My Little Chickadee (1940) - Rotten Tomatoes

My Little Chickadee1940

My Little Chickadee (1940)




Critic Consensus: No consensus yet.

My Little Chickadee Photos

Movie Info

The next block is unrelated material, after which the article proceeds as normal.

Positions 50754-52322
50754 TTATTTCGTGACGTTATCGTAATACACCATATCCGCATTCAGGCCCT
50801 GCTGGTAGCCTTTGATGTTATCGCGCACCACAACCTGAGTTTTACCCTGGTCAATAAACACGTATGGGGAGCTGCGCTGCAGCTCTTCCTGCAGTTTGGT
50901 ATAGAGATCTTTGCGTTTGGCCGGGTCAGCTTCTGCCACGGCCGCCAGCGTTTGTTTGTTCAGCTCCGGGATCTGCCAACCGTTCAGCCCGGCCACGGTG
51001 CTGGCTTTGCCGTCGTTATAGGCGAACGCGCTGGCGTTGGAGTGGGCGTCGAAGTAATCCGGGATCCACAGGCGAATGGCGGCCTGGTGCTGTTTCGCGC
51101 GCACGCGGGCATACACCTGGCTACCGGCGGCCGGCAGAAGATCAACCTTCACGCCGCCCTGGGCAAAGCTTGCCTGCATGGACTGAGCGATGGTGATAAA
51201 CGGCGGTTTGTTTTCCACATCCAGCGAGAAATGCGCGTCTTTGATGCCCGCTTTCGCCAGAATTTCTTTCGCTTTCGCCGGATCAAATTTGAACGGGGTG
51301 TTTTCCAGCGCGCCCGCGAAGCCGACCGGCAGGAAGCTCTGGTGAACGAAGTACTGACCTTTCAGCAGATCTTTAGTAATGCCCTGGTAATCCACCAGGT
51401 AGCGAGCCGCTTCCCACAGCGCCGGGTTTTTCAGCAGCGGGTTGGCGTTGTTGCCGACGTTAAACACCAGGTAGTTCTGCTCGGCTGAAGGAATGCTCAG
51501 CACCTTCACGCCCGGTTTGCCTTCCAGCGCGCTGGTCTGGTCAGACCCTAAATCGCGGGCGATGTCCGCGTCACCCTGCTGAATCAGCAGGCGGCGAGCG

The once-in-a-lifetime teaming of Mae West and W.C. Fields in My Little Chickadee had the potential for comic greatness: what emerged, though generally entertaining, was, in the words of critic Andrew Sarris, "more funny strange than funny ha-ha." Mae West dominates the film's first reel as Flowerbelle Lee, a self-reliant woman who is abducted by a mysterious masked bandit during a stagecoach holdup. Because she refuses to tell anyone what happened during her nocturnal rendezvous with the bandit, Flowerbelle is invited to leave her prudish hometown and move to Greasewood City. En route by train, Flowerbelle makes the acquaintance of con-artist Cuthbert J. Twillie (W.C. Fields), who carries a suitcase full of what seems to be large-denomination monetary notes. After a lively clash with marauding Indians, Flowerbelle tricks Twillie into a phony marriage; she does this so that she can arrive in Greasewood City with a modicum of respectability, and incidentally to get her hands on Twillie's bankroll. Once she discovers that Twillie's "fortune" consists of nothing but phony oil-well coupons, Flowerbelle refuses to allow Twillie into the bridal chamber (he unwittingly crawls into the marriage bed with a goat, muttering "Darling, have you changed your perfume?") Through a fluke, the cowardly Twillie is appointed sheriff of Greasewood City by town boss Joseph Calleila. The plot is put on hold for two reels while La West does a "schoolroom" routine with a class full of markedly overage students, and while Fields performs a bartender bit wherein he explains how he once knocked down the notorious Chicago Mollie. Jealous over the attentions paid to his "wife" by Calleila and honest newspaper-editor Dick Foran, Twillie decides to gain entry into his wife's boudoir by posing as the still-at-large masked bandit. His ruse is soon discovered by Flowerbelle, but the townsfolk capture Twillie as he makes his escape. They are about to lynch the hapless Twillie when Flowerbelle discovers that Calleia is the genuine masked bandit. She urges Calleia to save Twillie's life by making a surprise appearance at the lynching and by returning the money he's stolen. When all plot lines are ironed out, Flowerbelle and Twillie bid goodbye to one another. Borrowing a device utilized by ZaSu Pitts and Hugh Herbert in 1939's The Lady's From Kentucky, W.C. Fields invites Mae West to "come up and see me sometime," whereupon West appropriates Fields' tagline and calls him "My Little Chickadee." The script for this uneven comedy western was credited to Mae West and W.C. Fields, though in fact West was responsible for most of it. Fields willingly conceded this, noting that West had captured his character better than any other writer he'd ever met. Despite this seeming gallantry, it was no secret that West and Fields disliked each other intensely, a fact that had an injurious effect on their scenes together. My Little Chickadee has assumed legendary status thanks to its stars, and it certainly does deliver the laughs when necessary: still, it is hardly the best-ever vehicle for either Fields or West, two uniquely individual performers who should never have been required to duke it out for the same spotlight. ~ Hal Erickson, Rovi